Brazil reaches its decision --> Nick Miroff and Dom Phillips for The Washington Post: "Brazilian senators voted overwhelmingly Thursday to suspend President Dilma Rousseff and put her on trial, an impeachment push driven by mounting frustration at economic woes and revelations of rampant corruption throughout the country's political elite... Rousseff will be forced to step aside during the trial — with only a remote chance of returning — but it is unlikely to end the political turmoil that has roiled South America's largest nation. In an opening salvo, the president's supporters vowed to wage strikes and block highways."

A new low --> George Zimmerman is auctioning off the gun he used to kill Trayvon Martin. He posted a description online, touting the gun he used to kill a black Florida teen as "a piece of American history." Claire Landsbaum reports for New York magazine.

RIP --> Human rights lawyer, activist, and former president of the Center for Constitutional Rights Michael Ratner died yesterday. From The Nation's obit by David Cole: "[H]e sued George W. Bush in early 2002 on behalf of some of the first Guantánamo detainees... He sued Ronald Reagan for funding the contras in Nicaragua and invading Grenada, George H.W. Bush for invading Iraq without congressional authorization, Bill Clinton for warehousing Haitian refugees with HIV at Guantánamo Bay, and Defense Secretary Donald Rumsfeld for torture. He sued an Indonesian general, a Guatemalan defense minister, and a Haitian dictator, among others, for human-rights abuses. He sued the FBI for spying on Central American activists and the Pentagon for restricting press coverage of the Gulf War...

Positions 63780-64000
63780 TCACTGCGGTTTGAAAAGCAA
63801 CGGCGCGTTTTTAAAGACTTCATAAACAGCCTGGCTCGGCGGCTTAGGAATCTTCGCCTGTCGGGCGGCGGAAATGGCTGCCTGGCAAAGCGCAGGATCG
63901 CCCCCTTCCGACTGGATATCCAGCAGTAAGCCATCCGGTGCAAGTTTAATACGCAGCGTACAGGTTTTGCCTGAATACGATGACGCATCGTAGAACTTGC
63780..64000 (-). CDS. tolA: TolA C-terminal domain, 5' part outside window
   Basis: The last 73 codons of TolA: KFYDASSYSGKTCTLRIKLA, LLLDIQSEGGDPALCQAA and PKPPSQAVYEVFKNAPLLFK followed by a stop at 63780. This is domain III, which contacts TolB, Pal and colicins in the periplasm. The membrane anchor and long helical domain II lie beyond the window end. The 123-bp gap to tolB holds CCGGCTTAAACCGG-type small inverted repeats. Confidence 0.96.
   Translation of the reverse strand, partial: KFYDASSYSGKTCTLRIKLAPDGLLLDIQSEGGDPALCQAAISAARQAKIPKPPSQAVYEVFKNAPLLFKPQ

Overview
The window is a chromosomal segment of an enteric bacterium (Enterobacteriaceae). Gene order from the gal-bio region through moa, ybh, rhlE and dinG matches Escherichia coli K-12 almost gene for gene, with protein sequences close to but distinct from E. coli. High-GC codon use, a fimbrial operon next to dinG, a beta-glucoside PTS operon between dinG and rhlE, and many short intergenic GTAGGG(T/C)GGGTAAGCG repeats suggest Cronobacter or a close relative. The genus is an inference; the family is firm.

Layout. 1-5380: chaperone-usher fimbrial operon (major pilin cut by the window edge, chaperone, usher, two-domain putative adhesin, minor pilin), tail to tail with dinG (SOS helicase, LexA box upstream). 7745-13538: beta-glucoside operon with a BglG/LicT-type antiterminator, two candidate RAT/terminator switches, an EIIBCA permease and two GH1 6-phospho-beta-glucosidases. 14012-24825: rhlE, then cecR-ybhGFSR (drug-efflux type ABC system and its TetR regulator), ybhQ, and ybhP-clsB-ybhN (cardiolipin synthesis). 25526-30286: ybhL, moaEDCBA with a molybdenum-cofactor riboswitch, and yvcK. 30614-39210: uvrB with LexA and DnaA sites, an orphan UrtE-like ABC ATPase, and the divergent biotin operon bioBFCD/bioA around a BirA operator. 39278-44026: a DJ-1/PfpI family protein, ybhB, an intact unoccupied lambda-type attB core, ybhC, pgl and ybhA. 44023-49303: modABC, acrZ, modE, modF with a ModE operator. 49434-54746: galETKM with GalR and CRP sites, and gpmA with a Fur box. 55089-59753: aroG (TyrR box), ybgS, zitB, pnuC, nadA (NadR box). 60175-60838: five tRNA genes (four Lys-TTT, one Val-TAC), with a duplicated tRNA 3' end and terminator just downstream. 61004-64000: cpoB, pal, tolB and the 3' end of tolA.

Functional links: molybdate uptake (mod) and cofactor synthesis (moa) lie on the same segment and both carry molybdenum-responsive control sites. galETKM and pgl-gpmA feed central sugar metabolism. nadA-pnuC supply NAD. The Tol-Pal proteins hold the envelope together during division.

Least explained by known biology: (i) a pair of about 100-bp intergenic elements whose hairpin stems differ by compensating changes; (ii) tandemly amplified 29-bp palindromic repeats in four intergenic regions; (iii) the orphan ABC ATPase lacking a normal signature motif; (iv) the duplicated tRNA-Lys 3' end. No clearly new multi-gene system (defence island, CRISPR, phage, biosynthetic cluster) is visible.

"Ratner knew that when you sue the powerful, you will often lose. But he also understood that such suits could prompt political action, and that advocacy inspired by a lawsuit was often more important in achieving justice than the litigation itself."

Morning Reads was written by John Light and edited by Michael Winship.